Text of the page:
Lopez, by the way, is ex-bisexual. In point of fact, gay people have almost no hope of ever being straight. Belief in Jesus Christ is unlikely to change sexual orientation. I am not a mind reader and, therefore, have no clue what Christians who are gay think. For that matter, I cannot say that they are all of similar mind which is what Lopez is asserting.
If gay people have a problem with their sexual orientation and want to change, they will likely want to cease homosexual behavior and be freed of homosexual thoughts and identity. Allberry, Butterfield, and Perry denounce homosexual acts while claiming that it is equally wrong for them to engage in heterosexuality.
Gay people do not naturally have a problem with their sexual orientation. The problem that exists for some is the criticism from others. I think that around third grade I realized that I don’t care what other people think of me. (That does not mean that I am detached from meaningful criticism.) The primary lever of conservative Christians is shame. Therefore, if someone has a problem with their sexual orientation what they should really do is to divorce themselves from the effects of sanctimonious shame.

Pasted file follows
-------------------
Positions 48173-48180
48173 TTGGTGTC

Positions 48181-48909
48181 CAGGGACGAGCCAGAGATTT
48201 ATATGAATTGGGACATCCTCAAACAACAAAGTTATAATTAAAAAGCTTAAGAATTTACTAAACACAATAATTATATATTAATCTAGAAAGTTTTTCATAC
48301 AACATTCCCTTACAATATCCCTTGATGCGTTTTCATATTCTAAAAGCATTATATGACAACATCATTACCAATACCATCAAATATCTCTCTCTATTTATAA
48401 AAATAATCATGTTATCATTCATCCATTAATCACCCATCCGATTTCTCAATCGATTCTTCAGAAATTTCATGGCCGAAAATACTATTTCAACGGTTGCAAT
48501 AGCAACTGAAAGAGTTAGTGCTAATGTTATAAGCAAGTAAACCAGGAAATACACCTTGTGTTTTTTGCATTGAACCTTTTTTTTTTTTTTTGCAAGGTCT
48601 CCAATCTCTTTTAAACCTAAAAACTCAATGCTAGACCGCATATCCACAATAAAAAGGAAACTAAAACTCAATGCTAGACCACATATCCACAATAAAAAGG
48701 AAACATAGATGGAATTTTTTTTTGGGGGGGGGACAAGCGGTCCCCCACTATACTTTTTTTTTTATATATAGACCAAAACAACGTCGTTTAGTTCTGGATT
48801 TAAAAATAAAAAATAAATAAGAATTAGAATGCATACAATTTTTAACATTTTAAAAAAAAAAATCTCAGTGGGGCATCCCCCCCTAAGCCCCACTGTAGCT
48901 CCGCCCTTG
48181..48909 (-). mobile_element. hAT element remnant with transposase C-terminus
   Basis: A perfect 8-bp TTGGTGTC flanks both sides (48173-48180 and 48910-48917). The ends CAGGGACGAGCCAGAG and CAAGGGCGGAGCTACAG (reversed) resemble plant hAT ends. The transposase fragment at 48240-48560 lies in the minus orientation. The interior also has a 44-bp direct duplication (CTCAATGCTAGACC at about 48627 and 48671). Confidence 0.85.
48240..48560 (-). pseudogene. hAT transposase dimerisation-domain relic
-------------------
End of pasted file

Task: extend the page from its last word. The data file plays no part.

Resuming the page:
I won’t try to speak for others, but I can speak for where I am. I find the rhetoric of Allberry, Butterfield, and Perry tiresome and callous. Their reasons for rejecting conversion to heterosexuality feel muddled yet judgmental. And terribly wrong.
“Judgmental?” Exactly who is being judgmental?
Yes, many people claim to have failed at going from gay to straight, just as many obese people decide that after so much dieting and exercise, they will never lose weight. Jesus Christ shares the powerful message that with faith, hope, and love, such great things do happen. They have happened in my life. Rosaria Butterfield has no place to tell me faith can’t make me straight.